Crisis? What crisis?
Crisis is a word much loved by journalists but has it become so overused that it has lost its meaning?
It's been widely employed in the past couple of weeks in relation to the floods and relations with Russia, for instance. So I looked it up in the dictionary to remind myself what it means in the world outside of journalism. Of the several meanings given, this one is the nearest to sense in which journalists use it...
- 'a condition of instability or danger, as in social, economic, political, or international affairs, leading to a decisive change'
It seems to me that many journalists have lost sight of the last part about 'leading to a decisive change'.
And before I'm accused of being holier than thou, I confess that The World Tonight has not been immune from doing this - last week we described the diplomatic dispute between London and Moscow as a 'crisis' and I winced. In my feedback to the output editor (we dissect the programme after each edition to decide what worked, what didn't and why) I said it didn't constitute a crisis in my view because it is too early to say if there will be permanent damage.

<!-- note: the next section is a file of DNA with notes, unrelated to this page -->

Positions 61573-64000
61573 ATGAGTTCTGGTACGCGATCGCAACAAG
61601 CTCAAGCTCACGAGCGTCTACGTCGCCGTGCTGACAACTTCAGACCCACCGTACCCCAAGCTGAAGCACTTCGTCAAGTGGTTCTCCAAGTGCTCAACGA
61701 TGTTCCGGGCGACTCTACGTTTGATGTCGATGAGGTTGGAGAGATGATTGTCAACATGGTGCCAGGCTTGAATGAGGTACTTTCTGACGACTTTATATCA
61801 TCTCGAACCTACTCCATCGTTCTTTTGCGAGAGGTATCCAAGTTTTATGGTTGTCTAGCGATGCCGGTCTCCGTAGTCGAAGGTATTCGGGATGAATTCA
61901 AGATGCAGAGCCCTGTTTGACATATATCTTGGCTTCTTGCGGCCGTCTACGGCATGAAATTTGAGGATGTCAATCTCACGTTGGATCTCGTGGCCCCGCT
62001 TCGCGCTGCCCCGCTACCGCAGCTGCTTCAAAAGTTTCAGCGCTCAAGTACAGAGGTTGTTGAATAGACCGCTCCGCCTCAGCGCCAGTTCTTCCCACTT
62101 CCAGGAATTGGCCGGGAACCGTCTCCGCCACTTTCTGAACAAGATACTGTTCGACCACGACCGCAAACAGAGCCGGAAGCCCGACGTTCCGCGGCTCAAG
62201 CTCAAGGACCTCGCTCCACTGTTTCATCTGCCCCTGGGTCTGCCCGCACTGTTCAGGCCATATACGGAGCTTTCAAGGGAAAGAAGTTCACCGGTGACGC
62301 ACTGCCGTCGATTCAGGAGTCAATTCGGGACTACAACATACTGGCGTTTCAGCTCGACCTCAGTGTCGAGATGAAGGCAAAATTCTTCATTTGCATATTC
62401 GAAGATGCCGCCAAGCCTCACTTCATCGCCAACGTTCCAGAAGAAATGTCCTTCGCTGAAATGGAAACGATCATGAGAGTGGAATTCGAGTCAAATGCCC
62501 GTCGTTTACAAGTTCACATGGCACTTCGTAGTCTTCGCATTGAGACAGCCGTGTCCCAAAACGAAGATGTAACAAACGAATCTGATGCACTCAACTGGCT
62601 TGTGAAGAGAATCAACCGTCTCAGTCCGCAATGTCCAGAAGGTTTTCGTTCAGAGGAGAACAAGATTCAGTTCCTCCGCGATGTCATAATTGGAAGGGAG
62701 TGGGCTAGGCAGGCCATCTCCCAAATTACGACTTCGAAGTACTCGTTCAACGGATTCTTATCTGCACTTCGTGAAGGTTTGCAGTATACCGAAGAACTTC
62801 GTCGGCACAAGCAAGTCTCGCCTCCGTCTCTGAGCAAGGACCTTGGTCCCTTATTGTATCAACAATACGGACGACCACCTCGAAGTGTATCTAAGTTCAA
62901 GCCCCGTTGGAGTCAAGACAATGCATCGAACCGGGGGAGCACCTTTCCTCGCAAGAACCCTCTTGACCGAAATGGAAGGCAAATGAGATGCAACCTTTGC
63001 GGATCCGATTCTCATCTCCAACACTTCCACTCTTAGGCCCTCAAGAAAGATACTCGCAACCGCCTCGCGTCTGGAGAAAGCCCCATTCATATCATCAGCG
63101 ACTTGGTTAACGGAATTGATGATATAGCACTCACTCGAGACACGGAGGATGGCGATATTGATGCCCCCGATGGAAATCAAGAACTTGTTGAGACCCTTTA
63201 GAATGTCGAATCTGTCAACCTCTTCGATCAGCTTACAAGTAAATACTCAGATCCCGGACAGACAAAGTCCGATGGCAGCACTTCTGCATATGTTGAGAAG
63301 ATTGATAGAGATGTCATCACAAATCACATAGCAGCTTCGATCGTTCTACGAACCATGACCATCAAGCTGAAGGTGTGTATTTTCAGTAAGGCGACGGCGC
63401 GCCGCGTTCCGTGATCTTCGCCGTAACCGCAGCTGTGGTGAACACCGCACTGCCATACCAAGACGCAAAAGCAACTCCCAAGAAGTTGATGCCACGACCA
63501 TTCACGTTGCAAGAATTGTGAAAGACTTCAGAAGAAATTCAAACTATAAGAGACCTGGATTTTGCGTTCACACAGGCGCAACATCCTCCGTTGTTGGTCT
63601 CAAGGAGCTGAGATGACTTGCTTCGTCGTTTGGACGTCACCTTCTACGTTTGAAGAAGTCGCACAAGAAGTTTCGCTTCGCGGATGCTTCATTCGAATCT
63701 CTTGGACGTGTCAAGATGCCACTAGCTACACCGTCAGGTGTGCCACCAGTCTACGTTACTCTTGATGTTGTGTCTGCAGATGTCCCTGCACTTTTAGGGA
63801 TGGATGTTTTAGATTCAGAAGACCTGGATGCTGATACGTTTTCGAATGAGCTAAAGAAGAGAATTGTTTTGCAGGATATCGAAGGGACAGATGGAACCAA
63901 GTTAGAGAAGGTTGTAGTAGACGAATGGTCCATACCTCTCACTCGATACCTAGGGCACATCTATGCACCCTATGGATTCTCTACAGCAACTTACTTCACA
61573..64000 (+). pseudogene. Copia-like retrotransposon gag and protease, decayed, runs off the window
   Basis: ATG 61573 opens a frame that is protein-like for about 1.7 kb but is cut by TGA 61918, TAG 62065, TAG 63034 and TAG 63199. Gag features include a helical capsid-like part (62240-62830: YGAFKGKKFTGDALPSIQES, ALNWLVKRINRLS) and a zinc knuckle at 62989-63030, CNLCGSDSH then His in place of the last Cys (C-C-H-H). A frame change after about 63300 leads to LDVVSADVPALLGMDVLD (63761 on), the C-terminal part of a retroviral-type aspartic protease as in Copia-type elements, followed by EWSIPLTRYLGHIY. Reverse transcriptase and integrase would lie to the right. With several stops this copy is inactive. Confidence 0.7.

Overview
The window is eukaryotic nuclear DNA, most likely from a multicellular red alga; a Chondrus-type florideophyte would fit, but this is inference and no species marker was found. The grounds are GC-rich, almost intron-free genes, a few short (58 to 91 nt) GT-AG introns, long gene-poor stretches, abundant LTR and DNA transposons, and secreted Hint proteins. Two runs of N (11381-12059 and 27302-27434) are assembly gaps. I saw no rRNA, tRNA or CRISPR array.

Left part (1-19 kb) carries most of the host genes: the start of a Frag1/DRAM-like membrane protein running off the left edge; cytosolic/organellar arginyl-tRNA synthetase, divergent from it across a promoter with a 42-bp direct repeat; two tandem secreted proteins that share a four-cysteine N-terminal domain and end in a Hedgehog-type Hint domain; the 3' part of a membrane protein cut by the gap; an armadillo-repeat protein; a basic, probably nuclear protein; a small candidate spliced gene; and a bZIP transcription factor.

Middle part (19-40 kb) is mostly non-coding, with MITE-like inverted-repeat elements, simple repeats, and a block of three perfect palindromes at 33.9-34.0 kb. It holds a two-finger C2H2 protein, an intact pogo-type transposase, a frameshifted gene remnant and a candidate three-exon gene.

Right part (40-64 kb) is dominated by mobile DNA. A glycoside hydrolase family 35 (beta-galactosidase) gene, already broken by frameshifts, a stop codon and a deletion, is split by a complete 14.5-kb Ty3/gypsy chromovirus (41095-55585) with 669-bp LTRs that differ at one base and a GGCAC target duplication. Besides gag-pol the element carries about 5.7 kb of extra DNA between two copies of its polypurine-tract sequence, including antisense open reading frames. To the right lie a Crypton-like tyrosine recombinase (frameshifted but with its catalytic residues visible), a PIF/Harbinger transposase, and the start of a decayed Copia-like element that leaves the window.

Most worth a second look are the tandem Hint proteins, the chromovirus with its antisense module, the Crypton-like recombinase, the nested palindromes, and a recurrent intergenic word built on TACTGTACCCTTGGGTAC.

Mind you, at least we didn't compare the dispute to the Cold War, which many of our colleagues in the press have done, and which led the Russia expert, Robert Service, to go on the Today programme and write in The Observer that - and I paraphrase - 'I knew the Cold War and this ain't no Cold War'.
When it comes to the floods, the areas affected will return to normal eventually when the waters recede, although it may have a more permanent impact on the lives of some of the people who have had their homes flooded and don't have insurance. So how much should we talk of a crisis?
One of the values BBC journalism puts great emphasis on trying to live up to is accuracy. On top of that, language is the most basic of tools for a journalist. So using it accurately is essential. Though dramatic words help make our stories stand out, we have to guard very carefully against being tempted into hyperbole.